First, the necessary confidentiality of departmental policy making processes and inter-departmental debate creates a serious lack of transparency around the making of regulatory decisions. Without transparency regulatory decisions command neither the confi dence of the public nor that of the regulated.
Second, the officials administering the regulations are exposed to both a real and perceived risk of conflict of interest. This places the officials themselves in an unfair position in relation to the discharge of their statutory duties and further undermines the confidence of the public and that of the regulated in regulatory decisions. As departmental civil servants, the officials in charge of regulation are accountable, through the Departments Permanent Secretary, to Ministers. Their first priority is to serve the Minister. Regulatory decisions are predominantly matters of judgement and can frequently result in decisions that are unpopular in some, and occasionally many, quarters. Inevitably, there is suspicion, indeed some risk, that judgements might be tailored to suit immediate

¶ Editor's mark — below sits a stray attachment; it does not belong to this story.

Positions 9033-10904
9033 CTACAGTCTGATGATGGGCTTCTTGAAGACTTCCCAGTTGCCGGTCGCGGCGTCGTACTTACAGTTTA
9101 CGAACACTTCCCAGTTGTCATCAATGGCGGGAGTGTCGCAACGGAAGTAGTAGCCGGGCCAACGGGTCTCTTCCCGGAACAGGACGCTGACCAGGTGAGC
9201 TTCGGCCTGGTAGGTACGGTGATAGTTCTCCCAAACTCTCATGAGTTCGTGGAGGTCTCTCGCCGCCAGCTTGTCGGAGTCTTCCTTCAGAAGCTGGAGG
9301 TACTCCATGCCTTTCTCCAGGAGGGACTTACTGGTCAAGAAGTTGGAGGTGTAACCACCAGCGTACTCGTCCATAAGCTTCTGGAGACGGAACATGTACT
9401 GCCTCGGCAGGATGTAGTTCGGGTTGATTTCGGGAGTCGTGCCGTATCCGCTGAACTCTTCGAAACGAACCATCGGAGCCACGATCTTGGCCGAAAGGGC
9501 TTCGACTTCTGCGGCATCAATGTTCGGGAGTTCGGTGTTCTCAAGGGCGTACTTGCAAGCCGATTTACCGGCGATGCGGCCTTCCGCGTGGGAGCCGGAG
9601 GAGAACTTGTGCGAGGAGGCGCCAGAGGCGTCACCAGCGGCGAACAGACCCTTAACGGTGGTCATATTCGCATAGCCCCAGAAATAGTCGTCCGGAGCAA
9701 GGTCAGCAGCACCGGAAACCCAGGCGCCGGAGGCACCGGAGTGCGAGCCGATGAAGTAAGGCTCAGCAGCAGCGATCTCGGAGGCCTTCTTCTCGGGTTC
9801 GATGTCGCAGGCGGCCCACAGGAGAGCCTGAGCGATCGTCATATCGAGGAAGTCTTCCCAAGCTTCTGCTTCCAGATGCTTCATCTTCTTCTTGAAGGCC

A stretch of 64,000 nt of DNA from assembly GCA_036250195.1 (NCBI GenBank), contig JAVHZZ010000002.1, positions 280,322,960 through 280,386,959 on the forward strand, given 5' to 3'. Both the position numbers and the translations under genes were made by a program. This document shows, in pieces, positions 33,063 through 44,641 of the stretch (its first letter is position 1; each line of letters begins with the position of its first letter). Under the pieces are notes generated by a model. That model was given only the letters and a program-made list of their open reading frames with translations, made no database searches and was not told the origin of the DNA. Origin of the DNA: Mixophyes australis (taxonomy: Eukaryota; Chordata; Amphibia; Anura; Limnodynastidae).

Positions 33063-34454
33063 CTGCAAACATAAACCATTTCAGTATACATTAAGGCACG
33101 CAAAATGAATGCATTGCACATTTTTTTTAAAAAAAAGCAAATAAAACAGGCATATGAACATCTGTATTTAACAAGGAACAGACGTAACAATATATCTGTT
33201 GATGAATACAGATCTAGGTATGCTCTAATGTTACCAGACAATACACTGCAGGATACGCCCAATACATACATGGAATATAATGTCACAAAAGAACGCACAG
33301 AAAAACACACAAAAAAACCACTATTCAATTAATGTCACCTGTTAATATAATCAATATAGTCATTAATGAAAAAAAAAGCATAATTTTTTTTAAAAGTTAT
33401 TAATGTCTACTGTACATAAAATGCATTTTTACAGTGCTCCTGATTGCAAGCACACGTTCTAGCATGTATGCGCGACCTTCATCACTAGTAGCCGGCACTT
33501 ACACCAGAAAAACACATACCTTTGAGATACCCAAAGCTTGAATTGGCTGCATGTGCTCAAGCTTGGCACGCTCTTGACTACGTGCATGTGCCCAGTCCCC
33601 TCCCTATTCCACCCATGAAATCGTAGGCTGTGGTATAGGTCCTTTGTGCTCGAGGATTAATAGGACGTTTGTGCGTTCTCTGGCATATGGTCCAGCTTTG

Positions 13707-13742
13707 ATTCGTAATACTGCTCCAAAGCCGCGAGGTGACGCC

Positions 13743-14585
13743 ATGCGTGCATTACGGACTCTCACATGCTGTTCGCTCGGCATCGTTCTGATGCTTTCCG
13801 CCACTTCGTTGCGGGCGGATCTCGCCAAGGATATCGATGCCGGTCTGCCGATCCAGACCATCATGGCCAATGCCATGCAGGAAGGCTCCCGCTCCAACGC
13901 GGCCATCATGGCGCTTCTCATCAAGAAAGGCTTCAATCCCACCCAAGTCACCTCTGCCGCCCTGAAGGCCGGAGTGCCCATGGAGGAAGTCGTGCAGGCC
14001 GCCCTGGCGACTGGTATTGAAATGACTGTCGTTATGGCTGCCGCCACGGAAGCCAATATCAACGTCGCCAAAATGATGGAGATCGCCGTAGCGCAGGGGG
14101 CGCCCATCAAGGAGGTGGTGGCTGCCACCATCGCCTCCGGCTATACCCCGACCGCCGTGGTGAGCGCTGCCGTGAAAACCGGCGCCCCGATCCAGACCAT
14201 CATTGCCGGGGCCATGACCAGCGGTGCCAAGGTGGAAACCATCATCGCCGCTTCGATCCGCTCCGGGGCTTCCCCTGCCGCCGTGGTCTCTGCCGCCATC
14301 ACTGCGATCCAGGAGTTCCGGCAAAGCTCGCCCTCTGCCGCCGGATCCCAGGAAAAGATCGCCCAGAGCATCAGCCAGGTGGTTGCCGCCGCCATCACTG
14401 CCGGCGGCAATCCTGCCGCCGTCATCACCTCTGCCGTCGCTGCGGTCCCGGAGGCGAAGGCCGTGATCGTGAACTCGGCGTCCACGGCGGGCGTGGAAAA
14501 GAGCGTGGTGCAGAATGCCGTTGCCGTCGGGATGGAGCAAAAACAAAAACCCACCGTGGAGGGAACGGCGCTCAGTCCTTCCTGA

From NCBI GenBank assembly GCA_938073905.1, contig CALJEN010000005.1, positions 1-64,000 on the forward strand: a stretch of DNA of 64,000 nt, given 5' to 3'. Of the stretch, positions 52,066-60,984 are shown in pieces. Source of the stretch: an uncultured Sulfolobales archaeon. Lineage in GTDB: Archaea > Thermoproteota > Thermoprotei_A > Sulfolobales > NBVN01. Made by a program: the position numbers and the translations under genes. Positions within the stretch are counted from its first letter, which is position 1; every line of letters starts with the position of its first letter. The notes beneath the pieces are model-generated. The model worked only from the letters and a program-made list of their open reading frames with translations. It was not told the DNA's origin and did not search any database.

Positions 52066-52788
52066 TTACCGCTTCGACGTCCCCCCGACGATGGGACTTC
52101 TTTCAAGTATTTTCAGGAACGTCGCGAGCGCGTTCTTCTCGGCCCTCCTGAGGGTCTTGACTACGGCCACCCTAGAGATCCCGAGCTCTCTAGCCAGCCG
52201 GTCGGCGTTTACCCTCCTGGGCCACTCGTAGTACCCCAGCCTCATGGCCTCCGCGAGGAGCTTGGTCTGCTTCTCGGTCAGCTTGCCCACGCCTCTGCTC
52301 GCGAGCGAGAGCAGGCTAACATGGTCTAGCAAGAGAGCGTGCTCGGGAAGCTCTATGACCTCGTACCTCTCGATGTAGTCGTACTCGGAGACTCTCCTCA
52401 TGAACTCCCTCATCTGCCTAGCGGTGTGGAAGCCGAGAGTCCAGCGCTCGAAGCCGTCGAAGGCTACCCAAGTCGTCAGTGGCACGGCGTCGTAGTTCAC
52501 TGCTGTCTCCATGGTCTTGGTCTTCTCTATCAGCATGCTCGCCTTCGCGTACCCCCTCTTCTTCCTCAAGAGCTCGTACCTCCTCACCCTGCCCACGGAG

Third, the effectiveness of the proposed agency as a promoter of fair and effective regulation and as an advocate for high environmental standards is inhibited. Modern environmental governance requires a strong and focused regulator able to adopt modern risk-based regulatory practices without a loss of public confidence. The proposed Agency therefore needs to be able to position itself in the public mind as a forceful advocate for the environment. To do so it needs to be able to carry out successful outreach activities whilst avoiding the risk of being seen to be at odds with the Government.
So openness is not necessarily, as the Minister appears to suggest, the most critical question here. Rather it is the lack of what John Kay calls ‘disciplined pluralism’. That ultimately should be about bring greater discipline to the business of government, and making sure that there is little scope for the convenient shifting of goalposts.